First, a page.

I have two positive displacement type pumps, one is a stainless Procon rotary vane that's part of my filter setup, and the other is a Shurflo diaphragm type that I use for transferring and racking. I like these types of pumps, because they can pull with a dry suction, so they don't need to be primed.They can also develop higher pressure than most small centrifugal pumps and with much less shear on the liquid. A centrifugal pump can more easily deliver higher flow, if that's what is needed, but usually at lower pressure, given the small pumps typically used for brewing.

Shurflow Model
2088-594-154, MPU 115V 45 SW PSS 3.0R 3.0G 1MZW S, 115VAC , 45 PSI , 3.3 GPM

Procon Model 115B190F31BA, 3.5gpm, stainless carbonator pump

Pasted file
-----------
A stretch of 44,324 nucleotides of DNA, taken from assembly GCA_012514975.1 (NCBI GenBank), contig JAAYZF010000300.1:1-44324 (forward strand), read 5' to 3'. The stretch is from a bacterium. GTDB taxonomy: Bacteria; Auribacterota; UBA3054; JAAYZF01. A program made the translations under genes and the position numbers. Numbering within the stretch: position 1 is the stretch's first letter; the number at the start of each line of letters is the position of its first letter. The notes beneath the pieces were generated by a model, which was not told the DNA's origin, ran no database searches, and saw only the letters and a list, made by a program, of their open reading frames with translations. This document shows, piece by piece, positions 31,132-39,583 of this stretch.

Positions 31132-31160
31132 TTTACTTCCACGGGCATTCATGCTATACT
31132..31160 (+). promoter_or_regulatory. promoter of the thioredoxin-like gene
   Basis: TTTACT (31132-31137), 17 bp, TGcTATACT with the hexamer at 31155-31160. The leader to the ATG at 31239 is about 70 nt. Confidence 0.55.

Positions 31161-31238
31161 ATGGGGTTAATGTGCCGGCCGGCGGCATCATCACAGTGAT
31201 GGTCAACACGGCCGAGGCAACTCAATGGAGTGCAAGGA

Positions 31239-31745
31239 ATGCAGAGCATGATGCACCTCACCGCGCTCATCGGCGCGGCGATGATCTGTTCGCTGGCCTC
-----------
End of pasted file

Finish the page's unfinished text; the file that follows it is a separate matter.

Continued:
pillswoj

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The lower pressure on a centrifugal pump could be an issue pushing it through a filter.
 

Pulione

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The lower pressure on a centrifugal pump could be an issue pushing it through a filter.
Thank you for your time and reply, it is appreciated.
By looking at Big Blue filters, it appears (I will confirm) that 3 psi
The lower pressure on a centrifugal pump could be an issue pushing it through a filter.
Thank you for both your time and reply, it is appreciated.
In looking at the 10" Big Blue in line filter with a 5 micron cartridge, it appears that a minimum of 3 psi will be required from the pump. I have contacted Jabsco - Flow Jet - as we have a couple of their pumps in stock, but the heads are Macerators - (food waste disposal). I want to see if I can convert them to "food safe" - both models are capable as far as head is concerned, I will however check your suggestions.